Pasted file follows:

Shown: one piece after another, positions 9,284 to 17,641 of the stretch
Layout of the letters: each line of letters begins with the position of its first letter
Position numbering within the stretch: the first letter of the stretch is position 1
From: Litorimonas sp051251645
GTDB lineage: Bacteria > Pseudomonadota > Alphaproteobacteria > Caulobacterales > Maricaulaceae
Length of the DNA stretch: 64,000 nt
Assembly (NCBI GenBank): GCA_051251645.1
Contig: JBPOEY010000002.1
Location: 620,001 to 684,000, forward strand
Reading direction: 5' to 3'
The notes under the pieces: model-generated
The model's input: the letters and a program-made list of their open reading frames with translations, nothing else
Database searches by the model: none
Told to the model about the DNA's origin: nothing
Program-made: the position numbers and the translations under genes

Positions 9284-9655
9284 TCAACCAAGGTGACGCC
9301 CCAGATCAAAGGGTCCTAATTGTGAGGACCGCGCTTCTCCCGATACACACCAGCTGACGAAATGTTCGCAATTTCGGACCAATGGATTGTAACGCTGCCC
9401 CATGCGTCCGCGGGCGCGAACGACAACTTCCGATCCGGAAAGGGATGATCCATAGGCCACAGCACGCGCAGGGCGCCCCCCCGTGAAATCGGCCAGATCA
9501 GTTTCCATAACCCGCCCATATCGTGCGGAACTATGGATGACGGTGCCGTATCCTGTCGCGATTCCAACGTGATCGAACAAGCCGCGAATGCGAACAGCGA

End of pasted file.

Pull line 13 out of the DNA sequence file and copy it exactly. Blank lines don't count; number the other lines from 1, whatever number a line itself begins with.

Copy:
Database searches by the model: none